Adulting: Trigger Tolerance

Autistics when outside of their comfort zone face elements that can easily trigger behaviors. These triggers and behaviors vary from individuals for several factors. I, personally, am proud of how well I have become able more recently to be equipped with the ability to manage my risk of being triggered by things that I have been known to go into various behaviors from.

Just this past Friday has been known for the prevalence of triggering situations. While eating my lunch at work, an announcement came across the public address system that the sanitary facilities would be available for some time. A triggering situation for anyone, let someone like myself that has the need to have facilities available due to anxiety and other challenges. My employer later closed for the day and I would have to go to the day program to finish the day. Which was done with little issue.

When I returned to the day program, there was an individual presenting challenging behaviors. Normally, I would feed into this and fight back with them, just like many others wanted to do. However, I kept my cool and instead worked with them to solve their issue. They may not be able to change themselves about their issues, but if I can help remedy their issue then I did something good. I was really surprised that I could contain my demeanor and poise. If I was presented with that situation within the past month from a week ago, I would have been triggered and would have gone into meltdown. I was told that I was more relaxed than some of the staff. It goes to show that the things I have in place for my mental health and autism challenges are in place for a reason and therefore must be maintained on a routine basis. 

The day continued when I came home and cooked dinner and the food wasn’t totally the food that I enjoyed, but I ate enough to be fed. Later that evening, it was determined that the building that my employer is housed in would be without water on my next normally scheduled day and that portable toilets would be provided for sanitary facilities. Yet, another change to a schedule that has already been changed several times in the year. However, attendance for myself was optional and I communicated my need to not go there and it was accepted and understood. Situations like that make me thankful for what I have in my life and makes the ability to accept the things that are unpleasant easier. 

Sometimes there are things in life that we don’t have a total grasp on and we don’t know the situational triggers it may cause. Thankfully, due to all the technological advances we can have the ability to know what we can mostly expect, but we don’t totally know. Change for autistics can be very difficult at times and can wreak havoc if not planned well. You can do all that you think that you can to make sure things go to plan, but there can still be an unknown factor that causes you to be triggered by something that is beyond your control. One must still be aware that nothing is foolproof and that situations can arise that you will need to employ the necessary coping skills for you to manage getting through life’s challenges, no matter how big or small they may be. Life is hard, and even more so to the autistic person. We try so much in our lives to make sure that we know and can be fine doing so many things that do not trigger our emotional or other internal response so we do not cause an event that others will notice. It isn’t always possible to be perfect in this arena, but with the help of others and the use of the necessary tools of the trade, we can make it less impact to ourselves and those around us.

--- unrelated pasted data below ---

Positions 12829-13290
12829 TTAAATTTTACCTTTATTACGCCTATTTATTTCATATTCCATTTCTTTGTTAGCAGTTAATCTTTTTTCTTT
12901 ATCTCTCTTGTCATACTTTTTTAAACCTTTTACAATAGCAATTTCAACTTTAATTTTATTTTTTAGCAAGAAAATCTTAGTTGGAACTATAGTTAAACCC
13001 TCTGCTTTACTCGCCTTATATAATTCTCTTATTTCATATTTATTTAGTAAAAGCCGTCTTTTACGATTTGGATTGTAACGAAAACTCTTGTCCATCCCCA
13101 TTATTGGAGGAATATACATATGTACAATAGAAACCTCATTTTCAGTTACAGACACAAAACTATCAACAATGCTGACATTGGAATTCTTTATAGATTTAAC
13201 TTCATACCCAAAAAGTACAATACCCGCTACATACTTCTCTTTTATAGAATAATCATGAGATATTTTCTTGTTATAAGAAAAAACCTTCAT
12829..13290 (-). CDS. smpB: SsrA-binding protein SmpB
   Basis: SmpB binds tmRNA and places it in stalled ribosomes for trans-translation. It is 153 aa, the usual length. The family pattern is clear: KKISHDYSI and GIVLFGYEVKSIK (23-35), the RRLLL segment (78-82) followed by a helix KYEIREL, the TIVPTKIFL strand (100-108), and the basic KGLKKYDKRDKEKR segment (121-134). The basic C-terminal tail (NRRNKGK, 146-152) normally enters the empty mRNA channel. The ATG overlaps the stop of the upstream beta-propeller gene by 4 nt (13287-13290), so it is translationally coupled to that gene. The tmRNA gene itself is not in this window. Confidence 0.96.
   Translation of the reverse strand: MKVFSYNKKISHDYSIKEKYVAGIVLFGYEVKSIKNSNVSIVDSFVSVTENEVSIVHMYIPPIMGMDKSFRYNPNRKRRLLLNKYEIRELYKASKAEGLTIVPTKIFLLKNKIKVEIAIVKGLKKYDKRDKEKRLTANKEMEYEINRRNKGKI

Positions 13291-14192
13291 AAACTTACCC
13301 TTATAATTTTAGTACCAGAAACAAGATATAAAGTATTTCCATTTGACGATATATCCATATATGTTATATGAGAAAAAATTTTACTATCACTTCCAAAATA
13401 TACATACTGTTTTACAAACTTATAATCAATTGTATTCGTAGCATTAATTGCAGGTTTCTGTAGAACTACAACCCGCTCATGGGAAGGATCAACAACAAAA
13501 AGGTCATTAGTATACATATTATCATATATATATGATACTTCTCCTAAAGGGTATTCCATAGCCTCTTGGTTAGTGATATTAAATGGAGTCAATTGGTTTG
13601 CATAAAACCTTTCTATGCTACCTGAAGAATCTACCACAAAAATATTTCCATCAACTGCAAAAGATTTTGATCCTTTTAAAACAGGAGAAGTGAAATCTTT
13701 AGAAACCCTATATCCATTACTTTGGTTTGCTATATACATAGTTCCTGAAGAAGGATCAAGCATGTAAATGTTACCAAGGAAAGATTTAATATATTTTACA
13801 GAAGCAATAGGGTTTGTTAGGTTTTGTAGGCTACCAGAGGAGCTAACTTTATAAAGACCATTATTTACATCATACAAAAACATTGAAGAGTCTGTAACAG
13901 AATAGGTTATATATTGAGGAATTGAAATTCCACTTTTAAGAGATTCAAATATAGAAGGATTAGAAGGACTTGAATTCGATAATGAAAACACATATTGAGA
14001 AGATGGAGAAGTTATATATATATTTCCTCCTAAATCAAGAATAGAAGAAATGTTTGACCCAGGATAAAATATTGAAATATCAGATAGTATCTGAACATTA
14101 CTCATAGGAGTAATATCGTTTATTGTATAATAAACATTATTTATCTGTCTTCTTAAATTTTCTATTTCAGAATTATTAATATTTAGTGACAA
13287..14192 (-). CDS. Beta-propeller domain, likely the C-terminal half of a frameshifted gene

I have to say that I think I finally understand that now recognizing when triggering events occur that I don’t react nearly in the manner that I did in the past. It took a lot of time to get to this point and it had flaws just like anything does. My piece of advice to those with mental health and other challenges is to reflect on the event (but don’t obsess on it.) Evaluate what is a trigger, how you can address it and what coping mechanisms you can employ. How do you react? How can someone help you get the care you need to regroup and recharge. For me, realizing all of these things has helped me accept to better manage my triggers and be better in less desired environments.

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